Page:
Statement in Support of Black Lives Matter

Staff at the History Department, in the School of Arts, Languages and Cultures, stand shoulder to shoulder with the Black Lives Matter movement in the US, UK and across the world. The killing of George Floyd has seized global attention by highlighting the deep-rooted problem of state violence and systematic racism. As historians we are only too aware of the historic connections between slavery and colonialism on the one hand and  racism on the other, and here in Manchester – a city historically connected to  both slavery and colonialism – we endeavour to bring to light, in our teaching and scholarship, the cultural constructions of race and knowledge that continue to inform systemic discrimination across the world today. Twenty-seven years ago in the UK the murder of Stephen Lawrence was once hailed as a similar moment of ‘awakening’, but we see every day that lessons from that event remain unlearned; today, Black Lives Matter protests are taking place against the backdrop of a COVID-19 pandemic that has disproportionately targeted Black and Asian communities due to enduring structural inequalities. We hope that this profound moment in history is not forgotten and to that end, we commit to deepen our work towards confronting racial inequalities and discrimination within the discipline and our department.

It is for this reason that we have actively engaged with the Royal Historical Society’s call for strategic interventions designed to ‘challenge the racial foundations of the discipline and to reflect the full diversity of human history.’ These interventions have included a systematic review of our curriculum, the development of new modules at undergraduate and postgraduate levels, reform to our teaching practice in partnership with students on our modern British history courses, and the creation of several new posts focused on histories of race, ethnicity and migration. Staff and students from the History Department are also active in wider campus-based anti-racist initiatives such as the Race, Roots & Resistance Collective, the In:Colour Zine, and Decolonise UoM. Racism ultimately results from ignorance and invisibility, along with fear, silencing, and oppression. By shining the spotlight on it and redoubling our efforts to create a fairer and just world for all through our work as committed commentators, campaigners, teachers and researchers, we hope to create a congenial and genuinely inclusive environment where our students can continue to thrive and pursue their intellectual goals in a manner that satisfies their quest for history and identity.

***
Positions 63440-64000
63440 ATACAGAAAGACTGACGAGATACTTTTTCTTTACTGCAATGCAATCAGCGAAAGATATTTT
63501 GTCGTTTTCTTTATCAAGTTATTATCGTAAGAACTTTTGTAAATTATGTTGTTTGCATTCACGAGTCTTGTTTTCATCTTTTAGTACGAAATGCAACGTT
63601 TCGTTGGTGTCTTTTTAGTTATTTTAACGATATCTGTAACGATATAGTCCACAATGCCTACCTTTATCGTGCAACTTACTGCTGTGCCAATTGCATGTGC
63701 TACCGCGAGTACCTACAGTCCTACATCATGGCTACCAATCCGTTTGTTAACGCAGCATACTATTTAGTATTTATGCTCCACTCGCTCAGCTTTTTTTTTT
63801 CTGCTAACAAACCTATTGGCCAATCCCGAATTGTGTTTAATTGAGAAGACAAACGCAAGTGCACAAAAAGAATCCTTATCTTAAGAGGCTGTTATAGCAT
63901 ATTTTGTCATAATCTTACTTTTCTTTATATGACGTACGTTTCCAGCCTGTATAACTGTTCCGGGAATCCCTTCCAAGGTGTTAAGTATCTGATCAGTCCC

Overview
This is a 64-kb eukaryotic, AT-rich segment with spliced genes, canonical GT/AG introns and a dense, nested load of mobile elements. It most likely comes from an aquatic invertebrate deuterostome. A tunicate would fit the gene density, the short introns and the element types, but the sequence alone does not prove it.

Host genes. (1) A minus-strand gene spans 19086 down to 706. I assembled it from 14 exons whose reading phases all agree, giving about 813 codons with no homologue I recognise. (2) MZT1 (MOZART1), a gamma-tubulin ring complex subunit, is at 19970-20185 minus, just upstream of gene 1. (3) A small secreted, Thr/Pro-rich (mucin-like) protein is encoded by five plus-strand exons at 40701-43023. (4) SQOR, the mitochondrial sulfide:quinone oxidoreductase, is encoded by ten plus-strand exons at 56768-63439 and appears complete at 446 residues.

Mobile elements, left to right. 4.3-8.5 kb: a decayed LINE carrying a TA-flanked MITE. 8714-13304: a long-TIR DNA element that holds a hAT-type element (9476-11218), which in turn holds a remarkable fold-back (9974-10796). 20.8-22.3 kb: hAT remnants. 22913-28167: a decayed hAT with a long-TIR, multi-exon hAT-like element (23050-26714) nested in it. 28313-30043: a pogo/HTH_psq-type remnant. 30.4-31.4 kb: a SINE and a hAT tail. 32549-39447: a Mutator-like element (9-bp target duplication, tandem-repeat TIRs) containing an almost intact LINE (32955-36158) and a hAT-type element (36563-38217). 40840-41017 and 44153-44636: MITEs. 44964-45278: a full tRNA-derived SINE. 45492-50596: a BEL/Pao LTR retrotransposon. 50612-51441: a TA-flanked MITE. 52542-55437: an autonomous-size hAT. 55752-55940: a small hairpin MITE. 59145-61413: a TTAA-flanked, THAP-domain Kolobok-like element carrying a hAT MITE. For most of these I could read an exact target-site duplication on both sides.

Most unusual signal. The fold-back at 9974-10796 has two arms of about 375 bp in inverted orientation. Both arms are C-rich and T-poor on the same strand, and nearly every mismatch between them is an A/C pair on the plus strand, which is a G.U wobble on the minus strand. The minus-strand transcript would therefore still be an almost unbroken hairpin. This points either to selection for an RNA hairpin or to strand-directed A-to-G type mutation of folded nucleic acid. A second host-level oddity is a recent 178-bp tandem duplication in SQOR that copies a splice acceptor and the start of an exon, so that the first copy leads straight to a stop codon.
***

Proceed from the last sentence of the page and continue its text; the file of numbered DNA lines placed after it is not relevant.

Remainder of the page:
So what are our next steps? We are currently developing a new level 1 module entitled the Manchester History Workshop, which engages students in the archival work of recovering the untold stories of the generations of multi-ethnic migrants who came to and shaped the city. Members of our department are working closely with students to launch the new EDI Allies and EDI Collective, two student-led schemes to provide a supportive space to identify and address instances of discrimination and micro-aggressions within our classrooms and the wider University. As our Professor of Public History David Olusoga writes, ‘The real conversation has to be about racism and how we confront it.’ We are committed to doing this at Manchester.

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